Bevin Center partners with NAMB for relief work in Houston

Communications Staff — December 18, 2017

Lia Kaiser arrived in Houston devastated. Kaiser, an Ohio native, came to Houston to help with disaster relief after Hurricane Harvey. She thought they would mostly be doing clean-up, but she didn’t realize how much damage there really was.

“There were just sacks upon sacks of peoples lives out in the street,” said Kaiser, an education major at Boyce College. “You see dry-wall, you see wood that has to be thrown away. You see personal things like beds and mattresses and shoes and clothes that were thrown out, it was really devastating. These people lost everything.”

Kaiser went to Houston with a team from Boyce College. From Oct. 2nd to the 6th the team helped local natives recover from the damage sustained during the hurricane, which caused an estimated $180 billion in damages, impacted 203,000 homes, and killed over 80 people. Southern Seminary’s Bevin Center for Missions Mobilization commissioned the team, which included 12 Boyce College students. Justin Fountain, a master of divinity student at Southern Seminary and a Houston native, led the team. The team partnered with the North American Mission Board.

Not only did NAMB look to serve those affected by Harvey, but they prepared to serve those who came to do relief work, provided cots, showers, and meals, and held nightly devotions. The team focused on visiting victim’s homes and sharing the gospel with them, Kaiser said.

“We partnered with NAMB and every single house we went to we talked with them,” she said. “We might not have been able to form a relationship with them, but we at least talked to them about their beliefs or their religion. Going to these peoples houses you could kind of tell a lot about them.”

Justin described each day’s work as long, arduous, and filthy.

“They sent us out every day about 8 a.m., and we would work about nine hours every day at different locations around the city basically helping anyone that needed help,” Fountain said. “The homes there were completely destroyed … The students did outstanding work, had really good attitudes, and were very open to helping and doing what was necessary. The days were long, the work was gross.”

The trip hit home particularly for Fountain since he has lived in Houston for the last 10 years.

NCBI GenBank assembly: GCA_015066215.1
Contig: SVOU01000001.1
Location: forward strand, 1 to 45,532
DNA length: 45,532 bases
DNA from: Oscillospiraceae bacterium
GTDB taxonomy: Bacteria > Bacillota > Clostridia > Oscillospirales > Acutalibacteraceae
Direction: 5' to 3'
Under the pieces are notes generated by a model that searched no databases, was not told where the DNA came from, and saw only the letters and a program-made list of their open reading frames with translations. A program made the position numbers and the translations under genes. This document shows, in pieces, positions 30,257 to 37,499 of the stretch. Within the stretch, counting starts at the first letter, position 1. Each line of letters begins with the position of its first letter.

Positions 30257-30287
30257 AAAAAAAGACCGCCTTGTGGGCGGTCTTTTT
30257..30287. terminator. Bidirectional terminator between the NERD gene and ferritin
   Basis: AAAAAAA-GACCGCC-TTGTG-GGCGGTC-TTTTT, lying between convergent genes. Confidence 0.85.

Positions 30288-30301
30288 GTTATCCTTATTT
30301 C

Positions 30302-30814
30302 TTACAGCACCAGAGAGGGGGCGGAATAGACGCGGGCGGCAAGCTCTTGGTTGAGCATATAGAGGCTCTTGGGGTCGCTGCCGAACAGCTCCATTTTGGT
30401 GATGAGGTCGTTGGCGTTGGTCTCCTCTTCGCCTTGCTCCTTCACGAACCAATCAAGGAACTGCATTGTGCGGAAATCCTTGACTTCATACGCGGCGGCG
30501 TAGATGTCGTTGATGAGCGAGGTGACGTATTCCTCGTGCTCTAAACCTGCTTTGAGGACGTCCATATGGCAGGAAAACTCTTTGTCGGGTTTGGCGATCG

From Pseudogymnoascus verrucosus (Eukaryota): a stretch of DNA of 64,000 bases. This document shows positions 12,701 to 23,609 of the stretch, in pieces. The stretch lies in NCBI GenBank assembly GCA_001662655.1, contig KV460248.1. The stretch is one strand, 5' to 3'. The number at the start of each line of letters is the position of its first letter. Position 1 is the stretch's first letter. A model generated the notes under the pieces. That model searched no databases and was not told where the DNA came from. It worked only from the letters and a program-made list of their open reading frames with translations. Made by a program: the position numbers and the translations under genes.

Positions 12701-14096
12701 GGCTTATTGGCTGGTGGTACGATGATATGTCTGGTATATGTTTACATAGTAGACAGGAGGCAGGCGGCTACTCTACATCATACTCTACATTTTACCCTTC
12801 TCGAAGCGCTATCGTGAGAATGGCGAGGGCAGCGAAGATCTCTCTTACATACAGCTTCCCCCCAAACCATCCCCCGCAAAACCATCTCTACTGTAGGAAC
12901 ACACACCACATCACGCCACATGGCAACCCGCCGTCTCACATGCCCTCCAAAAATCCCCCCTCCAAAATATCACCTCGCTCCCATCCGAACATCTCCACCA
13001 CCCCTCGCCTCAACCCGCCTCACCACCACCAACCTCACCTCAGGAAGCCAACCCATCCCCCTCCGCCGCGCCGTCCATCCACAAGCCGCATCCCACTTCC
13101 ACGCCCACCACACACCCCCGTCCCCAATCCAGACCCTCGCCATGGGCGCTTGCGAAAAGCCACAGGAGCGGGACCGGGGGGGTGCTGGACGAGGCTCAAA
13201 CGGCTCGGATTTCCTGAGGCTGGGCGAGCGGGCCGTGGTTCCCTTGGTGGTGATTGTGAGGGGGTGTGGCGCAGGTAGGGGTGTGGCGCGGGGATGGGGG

“It’s been my city for quite a while, so I got to visit a few friends near by,” he said. “Most of my friends were spared, a few of them weren’t. … All the people I know, everyone has done something. … Everyone is opening up whatever they could to try to house people that have lost their space.”

There is still much work to be done in Houston. The flood waters are being released from city reservoirs, many relief organizations have exited, but those affected by Harvey still need help.

“Even if you have insurance, you are looking at a six-to-nine month time frame,” Fountain said. “Right now everybody is slammed, anybody who does construction work is overloaded. The city is going to take quite a while to recover in the areas that are hit … There’s a lot of work to be done. The city itself will take another year and a half or so before it’s back to normal in the hard hit areas.”

Working with Boyce students proved helpful for the leaders of the team. There were logistical hiccups and their plan changed every day. Frequently they wouldn’t have the right tools and would need to get them from the store. But the students maintained positive attitudes and did what they could to help the locals, Fountain said.

“I was very impressed with their attitudes and their willingness to deal with problems,” he said. “We had to work with equipment that wasn’t exactly right for the job, and they aren’t experts on construction.”

Since the trip was student organized, all the Bevin Center had to do was find leaders for the trip who were old enough to drive the van. They met a week before to organize the trip, and then they went.

“Basically [Harvey] happened and then there was some discussion of doing something,” Fountain said. “Evidently all of the students that went came to the Bevin Center asking if there was [a trip] they could go on to one of the hurricane relief areas. It was student-led, student-prompted.”

More information about the Bevin Center is available at

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